February 25, 2015
One of the birds we wanted to see on our Florida trip was a limpkin.
It is a marsh/wetland bird that looks similar to a heron it is more closely related to rails and cranes.
After we saw one in the marsh we saw them all over, flying by, walking on the road or chasing each other.
An unusual bird of southern swamps and marshes, the Limpkin reaches the northern limits of its breeding range in Florida. There, it feeds almost exclusively on apple snails, which it extracts from their shells with its long bill. Its screaming cry is unmistakable and evocative.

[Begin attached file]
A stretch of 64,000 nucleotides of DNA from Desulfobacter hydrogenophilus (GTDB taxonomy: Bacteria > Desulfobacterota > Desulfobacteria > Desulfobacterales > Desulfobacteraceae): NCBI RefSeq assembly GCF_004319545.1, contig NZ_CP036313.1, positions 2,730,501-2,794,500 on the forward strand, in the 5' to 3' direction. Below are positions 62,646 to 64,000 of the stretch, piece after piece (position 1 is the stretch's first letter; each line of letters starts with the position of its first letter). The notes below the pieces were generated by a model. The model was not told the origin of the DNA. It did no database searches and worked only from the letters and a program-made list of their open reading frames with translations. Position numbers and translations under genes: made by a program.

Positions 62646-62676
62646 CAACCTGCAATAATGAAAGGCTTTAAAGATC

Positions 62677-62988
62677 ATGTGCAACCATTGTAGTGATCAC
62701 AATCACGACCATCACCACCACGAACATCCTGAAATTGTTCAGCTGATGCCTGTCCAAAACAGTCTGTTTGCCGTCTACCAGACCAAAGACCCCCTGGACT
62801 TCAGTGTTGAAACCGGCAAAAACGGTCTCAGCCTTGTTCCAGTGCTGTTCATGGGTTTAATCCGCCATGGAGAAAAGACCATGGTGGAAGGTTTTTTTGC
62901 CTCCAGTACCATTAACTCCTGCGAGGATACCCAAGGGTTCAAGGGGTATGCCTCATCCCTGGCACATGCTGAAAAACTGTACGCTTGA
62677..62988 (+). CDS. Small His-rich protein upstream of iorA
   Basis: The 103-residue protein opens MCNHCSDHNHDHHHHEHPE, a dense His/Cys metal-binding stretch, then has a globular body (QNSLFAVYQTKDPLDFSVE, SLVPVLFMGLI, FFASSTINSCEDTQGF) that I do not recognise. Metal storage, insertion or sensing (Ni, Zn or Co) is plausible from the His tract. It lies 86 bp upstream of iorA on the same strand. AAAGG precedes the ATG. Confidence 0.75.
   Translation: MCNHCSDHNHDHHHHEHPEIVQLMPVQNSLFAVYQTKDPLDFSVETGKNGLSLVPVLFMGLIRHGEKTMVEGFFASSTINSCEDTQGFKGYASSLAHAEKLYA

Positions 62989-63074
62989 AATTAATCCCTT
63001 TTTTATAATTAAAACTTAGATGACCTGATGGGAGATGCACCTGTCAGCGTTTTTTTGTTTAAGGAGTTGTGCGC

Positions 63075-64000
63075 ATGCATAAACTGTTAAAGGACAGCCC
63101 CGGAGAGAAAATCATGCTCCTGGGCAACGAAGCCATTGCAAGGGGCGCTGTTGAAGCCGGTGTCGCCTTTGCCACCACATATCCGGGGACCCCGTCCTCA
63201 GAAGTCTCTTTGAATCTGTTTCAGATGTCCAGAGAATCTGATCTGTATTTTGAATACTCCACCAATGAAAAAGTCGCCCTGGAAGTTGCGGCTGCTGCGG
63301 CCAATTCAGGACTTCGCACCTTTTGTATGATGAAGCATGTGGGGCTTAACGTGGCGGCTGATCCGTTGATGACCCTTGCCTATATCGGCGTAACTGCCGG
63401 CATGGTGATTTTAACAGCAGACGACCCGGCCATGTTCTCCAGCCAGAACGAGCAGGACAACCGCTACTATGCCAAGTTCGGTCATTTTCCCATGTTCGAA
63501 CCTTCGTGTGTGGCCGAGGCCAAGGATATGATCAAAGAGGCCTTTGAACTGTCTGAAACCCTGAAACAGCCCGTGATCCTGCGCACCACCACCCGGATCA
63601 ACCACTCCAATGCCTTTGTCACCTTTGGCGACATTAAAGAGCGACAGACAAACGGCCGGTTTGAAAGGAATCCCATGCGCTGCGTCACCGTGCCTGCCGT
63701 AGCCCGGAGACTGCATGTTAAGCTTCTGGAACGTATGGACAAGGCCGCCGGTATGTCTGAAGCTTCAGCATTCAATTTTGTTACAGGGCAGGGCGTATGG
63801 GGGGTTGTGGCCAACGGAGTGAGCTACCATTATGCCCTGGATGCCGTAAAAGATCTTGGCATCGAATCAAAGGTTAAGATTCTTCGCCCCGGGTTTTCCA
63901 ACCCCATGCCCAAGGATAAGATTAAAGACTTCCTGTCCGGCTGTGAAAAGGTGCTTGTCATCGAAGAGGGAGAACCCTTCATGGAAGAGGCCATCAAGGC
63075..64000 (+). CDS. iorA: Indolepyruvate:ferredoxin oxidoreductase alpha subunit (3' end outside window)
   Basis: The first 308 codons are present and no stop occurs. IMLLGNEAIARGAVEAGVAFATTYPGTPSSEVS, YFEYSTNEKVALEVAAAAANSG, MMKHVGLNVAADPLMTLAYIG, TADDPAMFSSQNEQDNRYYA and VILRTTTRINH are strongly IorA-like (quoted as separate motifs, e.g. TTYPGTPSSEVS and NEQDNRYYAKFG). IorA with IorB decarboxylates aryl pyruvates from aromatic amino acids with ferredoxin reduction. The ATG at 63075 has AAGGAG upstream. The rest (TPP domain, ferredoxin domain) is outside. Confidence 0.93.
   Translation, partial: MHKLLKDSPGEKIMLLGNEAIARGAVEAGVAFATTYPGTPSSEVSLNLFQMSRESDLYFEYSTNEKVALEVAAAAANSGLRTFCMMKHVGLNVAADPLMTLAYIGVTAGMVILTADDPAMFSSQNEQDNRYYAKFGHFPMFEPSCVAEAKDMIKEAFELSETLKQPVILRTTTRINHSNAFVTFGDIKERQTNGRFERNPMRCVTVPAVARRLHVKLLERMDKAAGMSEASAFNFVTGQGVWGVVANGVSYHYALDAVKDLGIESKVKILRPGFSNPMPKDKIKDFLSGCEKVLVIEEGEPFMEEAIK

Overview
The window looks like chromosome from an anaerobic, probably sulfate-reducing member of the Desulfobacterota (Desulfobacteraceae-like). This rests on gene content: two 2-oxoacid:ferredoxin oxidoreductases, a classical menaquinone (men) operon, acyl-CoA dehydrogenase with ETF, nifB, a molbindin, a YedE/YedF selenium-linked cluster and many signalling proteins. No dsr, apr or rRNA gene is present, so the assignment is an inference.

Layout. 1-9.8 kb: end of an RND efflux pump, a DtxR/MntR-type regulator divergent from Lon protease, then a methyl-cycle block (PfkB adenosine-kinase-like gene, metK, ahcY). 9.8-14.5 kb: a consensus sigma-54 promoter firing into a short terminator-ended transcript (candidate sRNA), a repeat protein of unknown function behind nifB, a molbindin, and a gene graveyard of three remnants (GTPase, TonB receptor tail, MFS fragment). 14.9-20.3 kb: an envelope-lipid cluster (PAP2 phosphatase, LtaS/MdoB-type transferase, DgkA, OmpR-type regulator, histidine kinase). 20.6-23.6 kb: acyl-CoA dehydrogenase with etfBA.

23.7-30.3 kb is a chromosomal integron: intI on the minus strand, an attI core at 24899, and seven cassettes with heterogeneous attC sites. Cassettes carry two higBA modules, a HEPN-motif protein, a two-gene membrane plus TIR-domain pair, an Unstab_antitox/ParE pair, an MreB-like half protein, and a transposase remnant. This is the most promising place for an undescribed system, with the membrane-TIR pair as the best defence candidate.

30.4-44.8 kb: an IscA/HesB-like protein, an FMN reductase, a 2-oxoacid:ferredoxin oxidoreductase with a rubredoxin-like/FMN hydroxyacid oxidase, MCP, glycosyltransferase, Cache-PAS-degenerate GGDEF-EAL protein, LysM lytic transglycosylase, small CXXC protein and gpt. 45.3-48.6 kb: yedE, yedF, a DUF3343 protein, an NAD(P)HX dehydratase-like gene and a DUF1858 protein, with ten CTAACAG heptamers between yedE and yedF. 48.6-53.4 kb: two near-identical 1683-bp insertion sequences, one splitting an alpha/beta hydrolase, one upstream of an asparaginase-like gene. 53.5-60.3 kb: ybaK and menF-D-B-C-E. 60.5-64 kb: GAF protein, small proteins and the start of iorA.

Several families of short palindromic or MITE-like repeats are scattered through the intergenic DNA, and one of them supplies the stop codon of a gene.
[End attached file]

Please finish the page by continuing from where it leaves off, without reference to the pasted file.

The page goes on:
The Limpkin's bill is uniquely adapted to foraging on apple snails. The closed bill has a gap just before the tip that makes the bill act like tweezers. The tip itself is often curved slightly to the right so it can be slipped into the right-handed chamber of the snail.
source - Cornell Lab of Ornithology.